English men are useless – and here's the TV series to prove it

If you are English, male, single and thinking of nipping across to Canada to improve your sex life – forget it. English men are not world renowned as great lovers anyway, and our reputation in North America is about to take a nosedive, courtesy of a Canadian journalist named Leah McLaren who turned up in London six years ago, as correspondent for the Toronto Globe and Mail, aged 26 and single, and thinking that she was in for some exciting sex in the city.

Her English dates turned out to be a crashing disappointment – too polite, too repressed and too misogynist to go through what a young North American would recognise as a decent courtship ritual, she claimed. She suspected that if she had ever ended up in the bedroom with any of them, she would have been invited to engage in something involving whips, chain and dildos – but that is speculation, because she never got that far.

Instead she wrote a coruscating piece entitled "The Tragic Ineptitude Of The English Male", which received vast publicity on both sides of the Atlantic. And as if she has not insulted English virility enough already, she has written a television drama, which will be shown on Canadian television as the pilot for a series, so that the whole country can laugh at English impotence.

"It is based on my experience," McLaren said yesterday. "It's the story of a Canadian woman who gets a job on a right-wing tabloid in London and ends up dating a lot of crap British men, and the comic turmoil that ensues. It's kind of like Sex in the City meets Bridget Jones."

A Canadian actress, Liane Ballaban, has been cast as the main character, and auditions are taking place this week for English supporting actors. McLaren will be in London most of July and August for the exterior locations for the film – but if you think, guys, that here is your chance to prove her wrong about English virility, forget it. She has a beau over here already. He is an ex-pat Canadian.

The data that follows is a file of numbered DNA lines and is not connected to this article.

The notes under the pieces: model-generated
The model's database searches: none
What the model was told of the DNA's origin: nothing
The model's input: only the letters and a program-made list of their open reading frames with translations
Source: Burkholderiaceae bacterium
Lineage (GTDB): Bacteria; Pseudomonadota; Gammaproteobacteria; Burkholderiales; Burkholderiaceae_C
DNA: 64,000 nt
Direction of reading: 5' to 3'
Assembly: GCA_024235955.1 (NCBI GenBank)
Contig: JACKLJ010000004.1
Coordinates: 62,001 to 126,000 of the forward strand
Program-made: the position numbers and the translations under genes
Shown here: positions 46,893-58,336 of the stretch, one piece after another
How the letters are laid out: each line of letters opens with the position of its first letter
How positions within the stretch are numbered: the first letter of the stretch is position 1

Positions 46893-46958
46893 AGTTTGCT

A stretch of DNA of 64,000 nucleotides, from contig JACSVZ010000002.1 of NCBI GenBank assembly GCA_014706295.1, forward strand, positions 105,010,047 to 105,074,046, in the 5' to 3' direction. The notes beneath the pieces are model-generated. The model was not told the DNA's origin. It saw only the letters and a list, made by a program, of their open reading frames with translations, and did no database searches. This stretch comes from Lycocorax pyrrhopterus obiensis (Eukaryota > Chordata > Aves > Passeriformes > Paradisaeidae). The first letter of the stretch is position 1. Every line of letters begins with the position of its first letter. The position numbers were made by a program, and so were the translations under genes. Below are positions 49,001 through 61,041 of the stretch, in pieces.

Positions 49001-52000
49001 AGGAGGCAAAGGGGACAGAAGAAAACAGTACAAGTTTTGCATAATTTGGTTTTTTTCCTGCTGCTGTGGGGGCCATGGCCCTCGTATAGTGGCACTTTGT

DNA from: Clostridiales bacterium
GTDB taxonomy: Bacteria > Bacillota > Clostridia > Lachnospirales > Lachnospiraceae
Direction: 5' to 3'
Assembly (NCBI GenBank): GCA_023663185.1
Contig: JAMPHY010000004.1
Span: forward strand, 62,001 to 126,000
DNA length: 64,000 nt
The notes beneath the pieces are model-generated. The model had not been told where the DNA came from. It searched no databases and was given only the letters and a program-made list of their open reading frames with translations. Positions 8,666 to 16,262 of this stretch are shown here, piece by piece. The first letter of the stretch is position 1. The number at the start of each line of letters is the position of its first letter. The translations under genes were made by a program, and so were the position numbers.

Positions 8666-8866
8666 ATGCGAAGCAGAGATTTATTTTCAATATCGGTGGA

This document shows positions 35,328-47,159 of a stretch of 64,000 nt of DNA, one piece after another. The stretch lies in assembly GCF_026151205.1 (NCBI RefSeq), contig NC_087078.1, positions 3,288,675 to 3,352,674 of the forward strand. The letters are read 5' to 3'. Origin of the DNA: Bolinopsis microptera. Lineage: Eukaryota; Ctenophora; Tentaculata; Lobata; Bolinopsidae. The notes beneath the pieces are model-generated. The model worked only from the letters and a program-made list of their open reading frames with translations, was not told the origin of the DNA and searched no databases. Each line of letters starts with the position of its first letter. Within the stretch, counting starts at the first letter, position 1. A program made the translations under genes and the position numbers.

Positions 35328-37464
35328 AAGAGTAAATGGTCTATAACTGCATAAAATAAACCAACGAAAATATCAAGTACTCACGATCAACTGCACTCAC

Warming to the theme of English inadequacy, she went on: "It's something about English culture generally – the formality and the utter perversity. It's the guy with perfect, perfect manners who then wants to go home and be whipped and chained ... The politeness is in direct proportion to the nastiness when they are drunk."

Her initial quest for excitement in London drew her to the conclusion that the English male is either a repressed homosexual, a drunkard whose alcohol intake renders him incapable, a boarding school product deprived of his mother's love too early in life, or simply a woman-hater. She wrote this for The Spectator – an interesting outlet, because the magazine's editor then was Boris Johnson. "He's very sexy, but I didn't have an affair with him," she said. "He's a very unusual character. He's not your usual upper-class Englishman, is he?"

The article provoked some ferocious counter-attacks, most notably in the Daily Mail, which asked "could her views have anything to do with her on lesbian dabblings?" – a question clearly anticipating the answer "yes". "Ah yes, the lesbian dabblings!" McLaren replied yesterday. "That was dug up from a column I wrote saying heterosexuality was overrated. Alas, no lesbian dabblings to report in real life. But please feel free to keep the false rumour circulating if you are so inclined. In my world, lesbian dabblings only enhance a woman's reputation."

Producing McLaren's comedy will involve creating a mock-up of the news room of a British right-wing tabloid newspaper. So, did she by any chance visit the Kensington offices of the Daily Mail? "I have been through the Daily Mail office because I have a very good friend who works there, Robert Hardman," she said. "But I didn't date him."

She did, however, have a date with the brother of Lord Palmer, of the biscuit family, who is now the travel editor of the Daily Mail. Mark Palmer wrote: "What she has written is such utter nonsense that I can only assume that her now widely syndicated piece of journalism ... is part of an elaborate hoax to see how much publicity you can get from peddling a cliché about Englishmen that I thought had died."